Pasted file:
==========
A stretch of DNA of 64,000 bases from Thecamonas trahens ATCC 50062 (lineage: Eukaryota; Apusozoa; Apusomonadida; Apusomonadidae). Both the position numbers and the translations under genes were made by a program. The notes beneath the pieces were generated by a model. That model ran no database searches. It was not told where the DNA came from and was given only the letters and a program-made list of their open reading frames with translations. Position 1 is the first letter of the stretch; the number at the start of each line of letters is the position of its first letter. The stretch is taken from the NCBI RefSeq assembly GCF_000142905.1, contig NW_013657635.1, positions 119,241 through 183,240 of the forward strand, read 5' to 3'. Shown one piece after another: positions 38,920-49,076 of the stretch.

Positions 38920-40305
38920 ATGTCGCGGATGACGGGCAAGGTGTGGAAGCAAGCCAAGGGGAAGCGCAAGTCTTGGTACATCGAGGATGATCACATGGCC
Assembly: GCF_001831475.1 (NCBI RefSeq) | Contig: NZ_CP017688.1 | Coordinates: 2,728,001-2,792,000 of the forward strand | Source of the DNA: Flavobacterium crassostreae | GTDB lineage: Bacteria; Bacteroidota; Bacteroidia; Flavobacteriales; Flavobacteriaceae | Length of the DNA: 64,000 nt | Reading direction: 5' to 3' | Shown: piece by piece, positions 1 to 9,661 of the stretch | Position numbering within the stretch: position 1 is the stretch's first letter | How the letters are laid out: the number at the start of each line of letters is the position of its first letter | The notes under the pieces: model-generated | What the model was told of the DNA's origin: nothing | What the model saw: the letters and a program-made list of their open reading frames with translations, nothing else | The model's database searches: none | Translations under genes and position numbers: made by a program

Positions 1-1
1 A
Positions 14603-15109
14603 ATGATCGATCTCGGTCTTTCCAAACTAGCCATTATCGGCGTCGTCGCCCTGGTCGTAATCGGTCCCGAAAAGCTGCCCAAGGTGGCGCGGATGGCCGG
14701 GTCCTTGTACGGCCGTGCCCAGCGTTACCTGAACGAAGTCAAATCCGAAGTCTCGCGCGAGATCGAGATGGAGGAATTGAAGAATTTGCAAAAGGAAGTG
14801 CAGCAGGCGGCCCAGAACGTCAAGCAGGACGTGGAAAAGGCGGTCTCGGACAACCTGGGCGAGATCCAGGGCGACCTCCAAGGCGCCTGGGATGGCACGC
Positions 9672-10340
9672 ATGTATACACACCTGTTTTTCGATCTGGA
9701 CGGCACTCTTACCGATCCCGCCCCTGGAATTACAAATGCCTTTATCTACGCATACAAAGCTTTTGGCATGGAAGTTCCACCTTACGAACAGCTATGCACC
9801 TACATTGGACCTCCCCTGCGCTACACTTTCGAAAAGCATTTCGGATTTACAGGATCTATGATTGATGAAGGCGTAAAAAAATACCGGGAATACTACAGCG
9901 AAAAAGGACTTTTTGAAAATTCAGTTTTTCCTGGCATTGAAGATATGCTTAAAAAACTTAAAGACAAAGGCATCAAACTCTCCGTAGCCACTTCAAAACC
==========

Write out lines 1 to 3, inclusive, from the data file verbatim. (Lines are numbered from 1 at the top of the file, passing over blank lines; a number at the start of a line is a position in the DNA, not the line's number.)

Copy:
A stretch of DNA of 64,000 bases from Thecamonas trahens ATCC 50062 (lineage: Eukaryota; Apusozoa; Apusomonadida; Apusomonadidae). Both the position numbers and the translations under genes were made by a program. The notes beneath the pieces were generated by a model. That model ran no database searches. It was not told where the DNA came from and was given only the letters and a program-made list of their open reading frames with translations. Position 1 is the first letter of the stretch; the number at the start of each line of letters is the position of its first letter. The stretch is taken from the NCBI RefSeq assembly GCF_000142905.1, contig NW_013657635.1, positions 119,241 through 183,240 of the forward strand, read 5' to 3'. Shown one piece after another: positions 38,920-49,076 of the stretch.

Positions 38920-40305
38920 ATGTCGCGGATGACGGGCAAGGTGTGGAAGCAAGCCAAGGGGAAGCGCAAGTCTTGGTACATCGAGGATGATCACATGGCC